Mon, Oct 08, 2018 - Page 9 News List

USING IDIOMS
活用成語

Gather Ye Rosebuds While Ye May, 1909, John William Waterhouse.
《有花堪折直須折》,一九○九年,約翰‧威廉‧沃特豪斯作。

Photo: Wikimedia Commons
照片:維基共享資源

Chinese Practice

及時行樂

(ji2 shi2 xing2 le4)

enjoy the present

許多人第一次聽到拉丁格言「carpe diem」──英文為「seize (pluck) the day」(把握今朝)──很可能是在一九八九年的電影「春風化雨」(Dead Poets Society),這部片的故事是美國一所預科名校學生的教育。這些學生所研讀的已作古的詩人,一定也包括英國浪漫主義詩人拜倫(西元一七八八~一八二四年)。拜倫在一八一七年寄自威尼斯的信中,提到一段萌芽中的愛情,拜倫寫道:「到目前為止,我們的進展非常順利;至於未來,我不去預測──『carpe diem』──過去已成無法改變的既定事實,這也是我們為什麼要把握當下。」拜倫的意思是說,他願意讓事情自然發展,並在機會來臨時抓住它,去「make sure of the present」(把握當下)。一般認為這是「carpe diem」這拉丁片語第一次在英文出版品中出現。

拜倫精通拉丁文,以及羅馬詩人賀拉斯(西元前六五~前八年)的作品。拜倫在一八一一年寫了《Hints from Horace》(賀拉斯的啟示),這是他對賀拉斯的《Ars Poetica》(詩藝)的詮釋。想必他可由賀拉斯的《Odes Book I》(詩集第一卷)──也就是「carpe diem」的出處,得知此語:

「Dum loquimur, fugerit invida aetas: carpe diem, quam minimum credula postero」(我們說話的當下,善妒的時間正在流逝:把握今朝,別相信未來)。

賀拉斯的意思是說,時間過得很快,我們在世上的時間很短暫:我們沒有時間坐在這裡說話,我們應該做對現在最好的事,毫不拖延,而不是假設未來還會有機會,甚至根本就不會有未來。

這個片語可以單獨使用,以拉丁文「carpe diem」或英文「seize the day」(把握今朝)的形式,或者是用原始片語的擴充翻譯:「Seize the day, put very little trust in tomorrow.」(把握今朝,別太相信明天)。

和「carpe diem」意思相近的中文,是成語「及時行樂」,意思是「享受現在」,或「快樂地生活,不去考慮未來」,可見諸《大宋宣和遺事》和明代汪廷訥的《種玉記》。

《大宋宣和遺事》的作者不詳,但這部作品被認為是中國文學四大經典小說之一的《水滸傳》的前身(作者推為施耐庵,生卒年約為西元一二九六~一三七二年),其中有許多民間故事,後來也收錄在《水滸傳》中。《大宋宣和遺事》分為四個部分;其中〈亨集〉一部,有這麼一句:「人生如白駒過隙,倘否及時行樂,則老大徒傷悲也」(生命就像一隻白色小馬跑過岩石間的裂隙,如果你不抓住現在,以後老了就會後悔)。在《種玉記》第二十八齣中,則有:「我和你正好向花前月底,及時行樂,相賞依違」(你和我,發現我們置身於花叢中,在月光下。我們應該把握此刻,享受親密關係)。

在這兩個例子中,成語「及時行樂」和英文中「carpe diem」的用法大致相同,都是用來表示抓住時機──現在可以做的事,不要拖到未來。

前面引文的開頭部分是另一個成語「白駒過隙」──雖然本週介紹的成語意為把握今天、事不宜遲,但此處我們要有些反諷地說,成語「白駒過隙」,將留待下週的「活用成語」單元來介紹。

(台北時報林俐凱譯)

人生苦短,應及時行樂,愛也要及時說出口,才不會有遺憾──這就是我的人生哲學。

(Life is brutish and short, so make the best of things when you can. If you love someone, you should tell them, otherwise you will regret it. That is my philosophy of life.)

英文練習

carpe diem; seize the day

For many, the first time they’d ever heard the Latin phrase carpe diem — “seize (pluck) the day” — may well have been in the 1989 movie Dead Poets Society about the education of the students of an elite US prep school. One of the dead poets the boys would have studied could well have been the British Romantic poet Lord Byron (1788-1824). In an 1817 letter written from Venice and referring to a potential love affair, Byron wrote “So far we have gone on very well; as to the future, I never anticipate — carpe diem — the past at least is one’s own, which is one reason for making sure of the present.” He was saying that he was willing to see how the situation unfolded, and to seize the opportunity as it transpired, to “make sure of the present.” This is thought to be the first time this Latin phrase was published as part of an English text.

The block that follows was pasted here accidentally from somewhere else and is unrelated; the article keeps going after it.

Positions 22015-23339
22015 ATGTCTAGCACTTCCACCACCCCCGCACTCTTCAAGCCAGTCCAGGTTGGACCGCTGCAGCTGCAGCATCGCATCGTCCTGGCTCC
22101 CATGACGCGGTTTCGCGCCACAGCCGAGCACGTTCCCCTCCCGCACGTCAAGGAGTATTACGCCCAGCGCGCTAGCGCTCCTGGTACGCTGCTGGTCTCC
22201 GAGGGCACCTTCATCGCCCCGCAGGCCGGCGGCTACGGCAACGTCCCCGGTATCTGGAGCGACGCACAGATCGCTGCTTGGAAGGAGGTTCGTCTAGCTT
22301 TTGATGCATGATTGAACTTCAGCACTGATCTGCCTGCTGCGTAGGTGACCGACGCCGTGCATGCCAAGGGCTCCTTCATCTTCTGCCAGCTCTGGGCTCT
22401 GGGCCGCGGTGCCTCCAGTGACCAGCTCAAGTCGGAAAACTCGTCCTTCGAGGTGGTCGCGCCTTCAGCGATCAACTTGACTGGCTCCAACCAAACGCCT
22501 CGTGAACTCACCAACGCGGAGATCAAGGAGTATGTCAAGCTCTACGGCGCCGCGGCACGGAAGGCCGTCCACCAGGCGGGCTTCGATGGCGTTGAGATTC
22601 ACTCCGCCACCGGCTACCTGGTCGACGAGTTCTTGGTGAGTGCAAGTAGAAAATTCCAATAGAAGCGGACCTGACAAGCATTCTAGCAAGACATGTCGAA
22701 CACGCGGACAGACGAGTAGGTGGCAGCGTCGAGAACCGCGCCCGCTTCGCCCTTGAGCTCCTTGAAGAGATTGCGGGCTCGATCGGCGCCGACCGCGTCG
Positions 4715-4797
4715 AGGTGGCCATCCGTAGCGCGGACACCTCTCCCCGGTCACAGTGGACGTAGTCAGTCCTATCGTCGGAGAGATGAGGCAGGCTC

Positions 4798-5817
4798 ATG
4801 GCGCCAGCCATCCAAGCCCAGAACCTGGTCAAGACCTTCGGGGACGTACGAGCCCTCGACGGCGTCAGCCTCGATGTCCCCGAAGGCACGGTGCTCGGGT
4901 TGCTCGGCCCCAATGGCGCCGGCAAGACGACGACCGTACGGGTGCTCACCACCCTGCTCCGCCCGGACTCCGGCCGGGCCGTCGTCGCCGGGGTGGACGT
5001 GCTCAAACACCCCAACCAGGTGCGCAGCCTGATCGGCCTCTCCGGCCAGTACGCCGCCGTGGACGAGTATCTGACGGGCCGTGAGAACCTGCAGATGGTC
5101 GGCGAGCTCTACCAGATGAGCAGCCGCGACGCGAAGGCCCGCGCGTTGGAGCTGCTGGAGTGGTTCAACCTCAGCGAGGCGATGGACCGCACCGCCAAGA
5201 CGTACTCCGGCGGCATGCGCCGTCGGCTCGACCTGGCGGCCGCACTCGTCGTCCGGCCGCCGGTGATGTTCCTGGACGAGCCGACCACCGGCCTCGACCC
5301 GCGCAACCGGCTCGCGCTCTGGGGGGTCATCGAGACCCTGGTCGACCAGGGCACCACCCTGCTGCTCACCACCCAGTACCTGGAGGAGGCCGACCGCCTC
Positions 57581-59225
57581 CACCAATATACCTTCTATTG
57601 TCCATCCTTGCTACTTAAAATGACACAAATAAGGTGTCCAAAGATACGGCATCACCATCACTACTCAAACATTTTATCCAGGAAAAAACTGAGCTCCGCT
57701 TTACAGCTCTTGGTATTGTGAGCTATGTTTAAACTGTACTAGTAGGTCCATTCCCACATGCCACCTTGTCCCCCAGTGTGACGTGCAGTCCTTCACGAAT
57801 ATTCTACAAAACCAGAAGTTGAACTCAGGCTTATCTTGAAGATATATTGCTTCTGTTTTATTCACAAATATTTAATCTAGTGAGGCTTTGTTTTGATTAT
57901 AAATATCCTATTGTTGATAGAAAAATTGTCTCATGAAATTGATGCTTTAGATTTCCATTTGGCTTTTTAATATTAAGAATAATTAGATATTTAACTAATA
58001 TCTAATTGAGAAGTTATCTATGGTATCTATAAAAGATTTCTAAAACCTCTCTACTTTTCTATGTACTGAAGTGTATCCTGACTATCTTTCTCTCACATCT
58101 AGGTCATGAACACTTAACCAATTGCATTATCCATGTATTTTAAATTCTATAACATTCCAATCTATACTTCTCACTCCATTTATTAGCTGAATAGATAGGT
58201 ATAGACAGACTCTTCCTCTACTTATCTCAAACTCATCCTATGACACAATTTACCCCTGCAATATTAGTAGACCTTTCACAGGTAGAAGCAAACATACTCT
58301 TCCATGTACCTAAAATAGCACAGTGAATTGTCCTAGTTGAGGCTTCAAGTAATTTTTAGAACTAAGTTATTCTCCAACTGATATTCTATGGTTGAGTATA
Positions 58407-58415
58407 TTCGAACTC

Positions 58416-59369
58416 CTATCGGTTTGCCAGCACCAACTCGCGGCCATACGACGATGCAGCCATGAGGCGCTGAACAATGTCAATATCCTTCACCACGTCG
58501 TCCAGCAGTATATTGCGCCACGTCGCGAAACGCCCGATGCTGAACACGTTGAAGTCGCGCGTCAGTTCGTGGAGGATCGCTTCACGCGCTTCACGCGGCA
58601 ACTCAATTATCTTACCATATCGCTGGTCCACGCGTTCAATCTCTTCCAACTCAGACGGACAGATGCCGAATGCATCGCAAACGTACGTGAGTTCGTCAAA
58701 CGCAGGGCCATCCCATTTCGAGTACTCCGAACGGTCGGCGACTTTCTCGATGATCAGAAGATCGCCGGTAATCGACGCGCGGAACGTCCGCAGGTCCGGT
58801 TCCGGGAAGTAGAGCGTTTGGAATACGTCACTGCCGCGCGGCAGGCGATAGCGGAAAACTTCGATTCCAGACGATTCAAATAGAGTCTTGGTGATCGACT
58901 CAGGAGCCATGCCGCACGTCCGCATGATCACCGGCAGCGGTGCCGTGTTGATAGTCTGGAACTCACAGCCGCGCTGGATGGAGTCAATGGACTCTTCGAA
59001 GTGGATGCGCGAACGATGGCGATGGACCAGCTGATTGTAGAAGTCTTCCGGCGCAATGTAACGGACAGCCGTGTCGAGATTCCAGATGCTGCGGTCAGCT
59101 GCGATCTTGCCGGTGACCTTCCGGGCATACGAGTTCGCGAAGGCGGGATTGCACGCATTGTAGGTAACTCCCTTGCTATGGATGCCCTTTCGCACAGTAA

Byron knew Latin well, and was well-versed in the work of the Roman poet Horace (65BC –8BC). In 1811, Bryon wrote Hints from Horace, his version of Horace’s own Ars Poetica (The Art of Poetry). He would have known carpe diem from the original source of the phrase — Horace’s Odes Book I — where we find:

“Dum loquimur, fugerit invida aetas: carpe diem, quam minimum credula postero” (while we’re talking, envious time is fleeing: pluck the day, put no trust in the future).

Horace’s message here was, time is passing quickly, and our time on the Earth is short: we have no time to sit here talking, and we should do what is best for now with no further delay, and not assume that there will be another opportunity in the future, nor indeed any future at all.

The phrase can be used on its own, in its Latin (carpe diem) or English (seize the day) format, or as the extended translation of the original phrase: “Seize the day, put very little trust in tomorrow.”

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